Gross margins are so important for startups because higher gross profit creates a financial cushion, which pays your overhead, gives you freedom to experiment, buys you more time, and increases your margin for error.  For a startup, gross profit equals survival.

How Do You Make Money?

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Not to be confused with a business model, your revenue model is how your company makes money.  There are dozens of potential revenue models, including subscriptions, product sales, data sales, lead generation, advertising, licensing, freemium, and fee for service.

Google’s primary revenue model is selling advertising on its search pages.  Walmart’s revenue model is product sales.  But dig a little deeper you’ll quickly realize that Google and Walmart make money a lot of different ways, not just through advertising and product sales.  A hybrid revenue model is often in order.  But don’t get distracted early on – focus on your core (the tree trunk) initially, and slowly branch out from there.

So what revenue models should start with?  Unless your differentiator is the way you charge customers, follow the leader and mimic the industry leaders.  It’s probably too risky to try to change the traditional business model while introducing a new product to the market.

Clearly understanding how your business makes money is crucial.  Don’t fall into the temptation of glossing over this.  You’re much more likely to stay alive and fight the good fight if you clearly understand how you’re going to make money.

The Best Source of Capital

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Too many entrepreneurs are obsessed with investors.  These kinds of founders are easy to spot – when you ask them how their businesses are going, a normal response would be something like, “Great, we just raised another round of financing!”  Unless you’re in the fundraising business, raising capital is not a business milestone.  You’re in business to make money, not raise capital.  Fundraising is a full-time job and significant distraction when you’re trying to build a business.  Of course, there are times when your business will need a significant capital infusion.  But by the time you’re ready for this investors will be chasing after you, not the other way around.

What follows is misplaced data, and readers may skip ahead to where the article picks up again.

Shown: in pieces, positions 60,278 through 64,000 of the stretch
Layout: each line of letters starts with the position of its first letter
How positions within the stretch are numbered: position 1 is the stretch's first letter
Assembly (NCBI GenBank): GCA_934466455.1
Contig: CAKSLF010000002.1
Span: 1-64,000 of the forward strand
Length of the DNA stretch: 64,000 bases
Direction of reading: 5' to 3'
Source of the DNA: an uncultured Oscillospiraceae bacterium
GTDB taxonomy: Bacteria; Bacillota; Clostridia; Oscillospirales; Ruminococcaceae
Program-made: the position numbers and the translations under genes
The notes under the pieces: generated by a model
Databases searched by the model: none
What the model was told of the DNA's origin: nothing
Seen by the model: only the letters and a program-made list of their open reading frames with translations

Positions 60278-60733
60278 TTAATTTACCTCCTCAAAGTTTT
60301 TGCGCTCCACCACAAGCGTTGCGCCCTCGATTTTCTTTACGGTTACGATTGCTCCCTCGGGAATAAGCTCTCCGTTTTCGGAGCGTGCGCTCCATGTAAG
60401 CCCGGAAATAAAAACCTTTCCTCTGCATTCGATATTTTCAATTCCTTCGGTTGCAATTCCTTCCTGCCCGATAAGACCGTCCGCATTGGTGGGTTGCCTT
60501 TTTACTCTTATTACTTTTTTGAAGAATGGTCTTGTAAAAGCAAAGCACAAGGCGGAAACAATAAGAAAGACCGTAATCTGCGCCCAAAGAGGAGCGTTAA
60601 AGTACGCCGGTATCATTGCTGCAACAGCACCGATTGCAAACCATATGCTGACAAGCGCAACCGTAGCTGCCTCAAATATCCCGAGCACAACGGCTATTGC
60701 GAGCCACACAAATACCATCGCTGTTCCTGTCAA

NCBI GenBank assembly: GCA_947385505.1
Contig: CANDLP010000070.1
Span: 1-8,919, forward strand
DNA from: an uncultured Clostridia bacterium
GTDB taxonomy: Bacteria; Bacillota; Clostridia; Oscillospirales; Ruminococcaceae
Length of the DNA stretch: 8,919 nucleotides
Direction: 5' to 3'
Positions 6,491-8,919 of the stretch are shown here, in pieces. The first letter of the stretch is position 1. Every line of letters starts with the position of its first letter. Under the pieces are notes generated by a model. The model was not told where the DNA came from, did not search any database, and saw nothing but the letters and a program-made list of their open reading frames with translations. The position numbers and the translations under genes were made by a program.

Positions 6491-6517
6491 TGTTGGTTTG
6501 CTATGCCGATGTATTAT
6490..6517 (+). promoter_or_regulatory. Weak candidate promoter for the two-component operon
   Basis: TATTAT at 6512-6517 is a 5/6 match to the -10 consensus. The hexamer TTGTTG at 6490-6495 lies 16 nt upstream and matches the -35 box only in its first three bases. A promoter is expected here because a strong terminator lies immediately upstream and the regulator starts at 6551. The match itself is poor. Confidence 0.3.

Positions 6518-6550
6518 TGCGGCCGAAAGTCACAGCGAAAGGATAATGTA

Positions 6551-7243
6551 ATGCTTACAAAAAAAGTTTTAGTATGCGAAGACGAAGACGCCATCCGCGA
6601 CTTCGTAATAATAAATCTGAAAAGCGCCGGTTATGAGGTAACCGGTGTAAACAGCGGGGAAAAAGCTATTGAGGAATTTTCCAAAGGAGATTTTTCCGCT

Instead of worrying about investors, focus on profitable growth as the primary way to fund your company. There are a lot of ways to do this.  Instead of spending the next two years building a cutting edge platform, what can you build in the next month or two that solves the same problem and starts generating revenue for you immediately?  Is it possible to consult for the same customers now and start building strong relationships, so they’ll support your first product?  Profit is the best source of capital, so make your focus making money.

What’s Your Business Model?

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It’s easy to get confused with academic definitions of “business model,” so let’s put it in the simplest of terms—a business model is how your business makes a profit.  Note that’s profit, not simply revenue.  If you want to focus on revenue only, that’s what’s known as a “revenue model.”  This difference is important because there are many other considerations that you should take into account other than revenue.  You have to factor in the cost of creating the sale.  Did you have to buy the inventory before you could sell it?  Did you have to pay a big commission to a salesperson?  You also have to factor in your overhead expenses.  Do you need an expensive storefront, or can you get by with a website and home office?  The questions that have to do with the financial dynamics of your business combine to create your business model, and indicate how lucrative your venture could be.  There are a few useful tools you can use to help you through the process, such as the Business Model Canvas or the Lean Canvas.  All aspects of your business have financial implications, so make sure you’ve got all the bases covered.